According to research and subject experts, policy options that could influence teen births include:
- Funding and empowering school districts to provide proven, curriculum-based teen pregnancy prevention programs that encourage both delaying sexual activity and informed use of contraception among sexually active teens; programs should be offered during and after school (3, 4)
- Funding youth development programs that encourage teen girls to think about and plan for their futures (3, 5)
- Offering service learning opportunities to teens that engage them in their communities and give them positive ways to contribute (3, 5)
- Funding home visiting and health interventions targeted at preventing subsequent pregnancies for teen mothers (5)
For more policy ideas and research on this topic, see kidsdata.org’s Research & Links section, or visit The National Campaign to Prevent Teen and Unplanned Pregnancy, The Guttmacher Institute, or the California Adolescent Health Collaborative. Also see Policy Implications on kidsdata.org under Low Birthweight and Preterm Births, Teen Sexual Health, Dating and Domestic Violence, High School Dropouts, and Poverty.
Sources for this narrative:
- Abma, J. C., et al. (2010). Teenagers in the United States: Sexual activity, contraceptive use, and childbearing, National Survey of Family Growth 2006–2008. Centers for Disease Control and Prevention. Retrieved from: http://www.cdc.gov/nchs/data/series/sr_23/sr23_030.pdf
- Child Trends. (n.d.). Teen births. Accessed August 11, 2011 from: http://www.childtrendsdatabank.org/?q=node/52
- U.S. Department of Health and Human Services, Office of Adolescent Health. (2010). Programs for replication – Intervention implementation reports. Retrieved from: http://www.hhs.gov/ash/oah/oah-initiatives/tpp/index.html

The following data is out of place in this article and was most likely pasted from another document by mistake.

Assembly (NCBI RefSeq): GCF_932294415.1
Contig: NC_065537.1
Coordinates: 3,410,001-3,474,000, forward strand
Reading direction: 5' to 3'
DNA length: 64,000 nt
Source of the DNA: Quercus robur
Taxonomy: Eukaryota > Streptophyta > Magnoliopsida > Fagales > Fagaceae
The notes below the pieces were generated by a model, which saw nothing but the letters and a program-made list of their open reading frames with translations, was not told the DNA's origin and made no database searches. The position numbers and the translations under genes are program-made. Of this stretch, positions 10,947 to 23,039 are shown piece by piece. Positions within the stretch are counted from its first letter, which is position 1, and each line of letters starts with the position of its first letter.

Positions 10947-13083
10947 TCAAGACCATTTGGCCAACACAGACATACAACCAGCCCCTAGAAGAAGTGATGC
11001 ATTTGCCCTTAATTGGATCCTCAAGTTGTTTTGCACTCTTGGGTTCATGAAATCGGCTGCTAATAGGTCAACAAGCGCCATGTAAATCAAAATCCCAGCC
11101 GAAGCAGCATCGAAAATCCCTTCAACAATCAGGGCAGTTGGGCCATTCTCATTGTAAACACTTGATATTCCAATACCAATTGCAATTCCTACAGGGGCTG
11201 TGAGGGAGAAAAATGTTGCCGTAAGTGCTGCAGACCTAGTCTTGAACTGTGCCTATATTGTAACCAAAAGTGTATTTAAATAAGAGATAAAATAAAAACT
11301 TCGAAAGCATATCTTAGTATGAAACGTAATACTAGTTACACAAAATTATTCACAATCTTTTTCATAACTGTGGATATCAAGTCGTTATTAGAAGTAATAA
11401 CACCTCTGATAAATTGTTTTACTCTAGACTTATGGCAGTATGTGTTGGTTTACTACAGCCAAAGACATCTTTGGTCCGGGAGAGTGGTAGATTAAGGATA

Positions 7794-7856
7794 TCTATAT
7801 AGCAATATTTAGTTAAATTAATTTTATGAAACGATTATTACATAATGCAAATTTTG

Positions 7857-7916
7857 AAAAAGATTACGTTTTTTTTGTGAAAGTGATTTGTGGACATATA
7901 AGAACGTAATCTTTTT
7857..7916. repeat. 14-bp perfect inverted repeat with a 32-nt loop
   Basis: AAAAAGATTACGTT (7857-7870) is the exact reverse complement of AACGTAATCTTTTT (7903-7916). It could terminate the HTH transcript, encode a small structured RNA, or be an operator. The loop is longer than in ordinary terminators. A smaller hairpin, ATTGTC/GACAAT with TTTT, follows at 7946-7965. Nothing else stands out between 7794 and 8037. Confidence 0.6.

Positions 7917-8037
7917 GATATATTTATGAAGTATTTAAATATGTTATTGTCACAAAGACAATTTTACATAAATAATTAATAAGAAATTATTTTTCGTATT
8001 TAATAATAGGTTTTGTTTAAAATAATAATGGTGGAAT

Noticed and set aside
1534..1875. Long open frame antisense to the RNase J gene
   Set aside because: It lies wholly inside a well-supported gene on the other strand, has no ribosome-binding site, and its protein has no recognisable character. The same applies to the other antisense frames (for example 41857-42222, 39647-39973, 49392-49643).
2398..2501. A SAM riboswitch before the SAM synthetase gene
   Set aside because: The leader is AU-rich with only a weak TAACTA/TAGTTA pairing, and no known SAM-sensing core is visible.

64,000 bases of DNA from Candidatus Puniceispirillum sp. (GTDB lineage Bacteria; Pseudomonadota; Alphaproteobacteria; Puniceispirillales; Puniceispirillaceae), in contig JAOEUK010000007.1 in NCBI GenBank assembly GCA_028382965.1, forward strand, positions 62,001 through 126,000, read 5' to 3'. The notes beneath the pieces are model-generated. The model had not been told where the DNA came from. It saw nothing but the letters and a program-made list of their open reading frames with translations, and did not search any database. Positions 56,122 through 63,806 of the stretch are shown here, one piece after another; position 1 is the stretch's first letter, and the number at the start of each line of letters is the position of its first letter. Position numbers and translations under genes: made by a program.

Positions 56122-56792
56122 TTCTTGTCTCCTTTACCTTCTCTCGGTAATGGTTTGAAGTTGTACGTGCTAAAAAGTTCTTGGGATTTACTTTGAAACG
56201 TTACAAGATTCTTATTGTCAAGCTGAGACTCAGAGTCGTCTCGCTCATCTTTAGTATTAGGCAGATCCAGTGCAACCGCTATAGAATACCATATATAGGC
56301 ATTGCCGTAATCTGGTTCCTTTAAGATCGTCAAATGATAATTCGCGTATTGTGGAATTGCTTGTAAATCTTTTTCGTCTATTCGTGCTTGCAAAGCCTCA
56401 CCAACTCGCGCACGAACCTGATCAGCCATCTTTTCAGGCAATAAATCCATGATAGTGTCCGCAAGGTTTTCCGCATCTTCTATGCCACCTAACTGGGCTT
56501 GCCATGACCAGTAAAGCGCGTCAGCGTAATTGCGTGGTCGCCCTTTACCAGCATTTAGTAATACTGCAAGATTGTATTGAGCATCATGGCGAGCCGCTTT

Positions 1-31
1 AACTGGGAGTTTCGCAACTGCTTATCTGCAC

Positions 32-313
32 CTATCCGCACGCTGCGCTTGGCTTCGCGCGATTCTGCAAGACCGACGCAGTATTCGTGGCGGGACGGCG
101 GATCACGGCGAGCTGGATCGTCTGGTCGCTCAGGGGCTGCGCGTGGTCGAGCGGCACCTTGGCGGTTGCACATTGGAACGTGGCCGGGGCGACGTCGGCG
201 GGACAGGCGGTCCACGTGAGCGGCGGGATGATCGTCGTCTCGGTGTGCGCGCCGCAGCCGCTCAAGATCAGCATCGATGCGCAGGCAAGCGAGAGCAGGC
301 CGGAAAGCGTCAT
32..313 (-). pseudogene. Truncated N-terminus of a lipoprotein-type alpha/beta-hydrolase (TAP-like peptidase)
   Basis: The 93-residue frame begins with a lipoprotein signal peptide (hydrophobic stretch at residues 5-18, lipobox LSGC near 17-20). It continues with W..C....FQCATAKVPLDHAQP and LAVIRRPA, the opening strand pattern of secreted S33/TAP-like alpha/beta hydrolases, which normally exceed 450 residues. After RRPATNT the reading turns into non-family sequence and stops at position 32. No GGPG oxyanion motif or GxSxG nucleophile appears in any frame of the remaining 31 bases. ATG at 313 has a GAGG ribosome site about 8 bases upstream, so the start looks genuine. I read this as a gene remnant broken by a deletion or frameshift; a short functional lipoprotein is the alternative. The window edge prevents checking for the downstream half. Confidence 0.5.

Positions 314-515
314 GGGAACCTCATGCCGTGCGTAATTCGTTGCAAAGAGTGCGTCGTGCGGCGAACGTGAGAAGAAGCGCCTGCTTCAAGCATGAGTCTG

- National Campaign to Prevent Teen and Unplanned Pregnancy. (2011). What works 2011-12: Curriculum-based programs that help prevent teen pregnancy. Retrieved from: http://www.thenationalcampaign.org/resources/pdf/pubs/WhatWorks.pdf
- Ball, V., & Moore, K. A. (2008). What works for adolescent reproductive health: Lessons from experimental evaluations of programs and interventions. Child Trends. Retrieved from: http://www.childtrends.org/Files/Child_Trends-2008_05_20_FS_WhatWorksRepro.pdf
The teen birth rate in California decreased by more than 50% between 1995 and 2010, from 62.9 per 1,000 young women ages 15-19 to 29.0. Similarly, teen birth rates declined in all counties with available data in this period. In 2010, county rates ranged from 10.0 to 64.4. The majority of the state’s teen births are to young women ages 18 to 19, consistent with previous years, though statewide rates declined for all age groups (under 15, 15-17, and 18-19) from 1995 to 2010.
Trends among racial/ethnic groups can be compared for the period of 2000-2010 (racial definitions changed in 2000). Teen birth rates in California decreased for all racial/ethnic groups during that time. However, disparities persist. In 2010, the teen birth rate among Hispanic/Latina youth was 45.0 per 1,000, compared to 34.0 for African American/Black, 25.4 for Multiracial, 22.2 American Indian/Alaska Native, 10.9 for white, and 7.3 for Asian/Pacific Islander teens.